An ode to West Virginia’s antebellum ties, the historic springs represent much of the state’s Southern influences. These springs are a reminder of another era when people of the Tidewater lowlands flocked to enjoy the springs’ rejuvenating powers. Eventually their popularity diminished and people no longer took stock in the waters’ medicinal values. However, a visit to these springs today could recharge anyone’s love of architecture harmoniously linked to nature.
Capon Springs and Farm, Hampshire County
After discovering the springs in 1765 on a hunting trip, Henry Frye brought his ailing wife over the Great North Mountain from Virginia where she was healed by Capon Spring’s waters. Added to the National Register in 1994, the collection of unpretentious vernacular architecture sets the tone for Capon Springs. The octagonal springhouse of randomly laid sandstone is built directly into White Cliff – the rocky bluff that houses the roughly thousand foot deep spring.
Salt Sulphur Springs
Now privately owned, the Salt Sulphur Springs is visible along U.S. Route 219 in Monroe County. Once one of the more celebrated destinations, the Salt Sulphur Springs is nestled in a narrow ravine. The compound included a hotel, Episcopal chapel, store, springhouse, and brick cottages. However, Salt Sulphur Springs took a serious blow during the Civil War. After troops used the hotel as a barracks, the post-war resort only opened sporadically until it ceased to be a hotel in 1936. Today, the hotel-turned-private-residence still suggests the once grand scale of the complex.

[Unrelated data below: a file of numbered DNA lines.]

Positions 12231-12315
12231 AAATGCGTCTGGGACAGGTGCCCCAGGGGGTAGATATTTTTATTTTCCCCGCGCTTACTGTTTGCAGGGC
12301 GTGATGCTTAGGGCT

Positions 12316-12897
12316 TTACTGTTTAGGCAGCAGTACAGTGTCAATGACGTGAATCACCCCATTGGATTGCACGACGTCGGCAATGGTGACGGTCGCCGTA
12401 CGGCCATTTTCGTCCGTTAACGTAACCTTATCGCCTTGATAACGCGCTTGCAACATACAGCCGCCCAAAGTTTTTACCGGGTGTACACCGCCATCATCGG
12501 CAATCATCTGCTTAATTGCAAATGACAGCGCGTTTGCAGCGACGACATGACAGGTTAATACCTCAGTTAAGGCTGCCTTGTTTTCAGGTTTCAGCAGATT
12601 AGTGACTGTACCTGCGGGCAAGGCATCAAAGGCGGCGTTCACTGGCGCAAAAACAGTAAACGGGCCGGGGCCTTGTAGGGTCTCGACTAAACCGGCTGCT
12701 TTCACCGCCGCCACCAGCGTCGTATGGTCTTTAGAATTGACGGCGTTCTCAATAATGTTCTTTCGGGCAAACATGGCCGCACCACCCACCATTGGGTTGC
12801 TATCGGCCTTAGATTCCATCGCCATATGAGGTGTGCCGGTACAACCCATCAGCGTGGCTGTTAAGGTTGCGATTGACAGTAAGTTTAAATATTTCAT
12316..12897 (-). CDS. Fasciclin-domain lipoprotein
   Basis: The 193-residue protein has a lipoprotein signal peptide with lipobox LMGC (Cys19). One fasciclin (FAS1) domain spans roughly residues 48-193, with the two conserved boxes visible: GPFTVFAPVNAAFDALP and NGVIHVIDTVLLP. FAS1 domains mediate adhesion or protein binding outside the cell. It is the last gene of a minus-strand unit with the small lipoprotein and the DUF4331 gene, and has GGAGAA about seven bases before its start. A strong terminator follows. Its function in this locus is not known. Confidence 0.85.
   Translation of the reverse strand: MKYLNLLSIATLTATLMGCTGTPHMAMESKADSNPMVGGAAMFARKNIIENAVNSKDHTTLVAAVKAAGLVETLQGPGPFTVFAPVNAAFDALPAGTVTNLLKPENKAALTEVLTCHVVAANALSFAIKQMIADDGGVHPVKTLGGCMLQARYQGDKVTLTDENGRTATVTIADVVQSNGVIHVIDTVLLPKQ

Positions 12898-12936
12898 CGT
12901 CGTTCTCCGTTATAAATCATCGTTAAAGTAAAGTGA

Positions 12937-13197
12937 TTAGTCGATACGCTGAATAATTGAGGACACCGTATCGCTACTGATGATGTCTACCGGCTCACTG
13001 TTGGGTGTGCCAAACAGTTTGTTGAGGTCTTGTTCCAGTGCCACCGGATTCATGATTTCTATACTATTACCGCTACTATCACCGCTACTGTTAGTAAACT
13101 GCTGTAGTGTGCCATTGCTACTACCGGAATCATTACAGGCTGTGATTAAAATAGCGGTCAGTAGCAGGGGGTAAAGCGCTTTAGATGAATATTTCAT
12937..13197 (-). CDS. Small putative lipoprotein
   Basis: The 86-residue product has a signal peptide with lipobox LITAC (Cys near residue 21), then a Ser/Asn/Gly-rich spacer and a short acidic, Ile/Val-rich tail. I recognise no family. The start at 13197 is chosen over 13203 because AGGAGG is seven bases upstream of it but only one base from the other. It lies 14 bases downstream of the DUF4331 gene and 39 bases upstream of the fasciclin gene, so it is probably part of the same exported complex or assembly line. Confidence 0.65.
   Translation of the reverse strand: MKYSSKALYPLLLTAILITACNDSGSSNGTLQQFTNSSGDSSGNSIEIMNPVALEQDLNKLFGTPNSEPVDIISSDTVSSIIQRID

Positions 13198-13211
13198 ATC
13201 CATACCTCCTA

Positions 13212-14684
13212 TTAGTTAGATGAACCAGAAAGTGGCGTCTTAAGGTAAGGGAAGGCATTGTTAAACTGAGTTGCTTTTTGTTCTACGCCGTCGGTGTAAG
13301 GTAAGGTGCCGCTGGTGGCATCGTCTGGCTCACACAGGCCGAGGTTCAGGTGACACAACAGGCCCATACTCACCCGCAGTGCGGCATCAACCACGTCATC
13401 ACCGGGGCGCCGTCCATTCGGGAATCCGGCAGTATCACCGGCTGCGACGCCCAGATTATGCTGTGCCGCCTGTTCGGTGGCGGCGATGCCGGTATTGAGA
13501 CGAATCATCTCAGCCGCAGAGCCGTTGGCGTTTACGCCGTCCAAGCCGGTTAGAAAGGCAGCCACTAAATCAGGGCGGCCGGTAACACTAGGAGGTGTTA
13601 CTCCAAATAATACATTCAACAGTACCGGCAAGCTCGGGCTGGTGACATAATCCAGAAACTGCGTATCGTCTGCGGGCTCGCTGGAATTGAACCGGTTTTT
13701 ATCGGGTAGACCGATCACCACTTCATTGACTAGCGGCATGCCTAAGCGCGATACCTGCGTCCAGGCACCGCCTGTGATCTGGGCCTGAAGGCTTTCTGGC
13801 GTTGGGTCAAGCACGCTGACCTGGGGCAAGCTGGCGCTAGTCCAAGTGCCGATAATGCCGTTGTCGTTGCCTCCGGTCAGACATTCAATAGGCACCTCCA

Blue Sulphur Springs Pavilion
The sole remaining structure of a once extensive spa, the Blue Sulphur Springs Pavilion now stands alone in an open pasture encircled by tree-covered hills. The twelve Doric columns support a frame entablature and hipped roof with a tiny gable at the center of each side. Unfortunately, Union soldiers touched the most of the resort in 1864 to prevent Confederate troops from using the buildings. Added to the Preservation Alliance of West Virginia’s Endangered Properties List in 2013, Blue Sulphur Springs Pavilion is now under the care of the Greenbrier Historical Society. They hope to restore this bucolic site to a reinvigorating tourist destination.
There are plenty of other springs to explore such as Bella Vista in Berkeley County and the famous White Sulphur Springs at the Greenbrier Resort in Greenbrier County. Enjoy the springs of West Virginia and let their rejuvenating historic beauty and natural surroundings be your excuse for an excursion.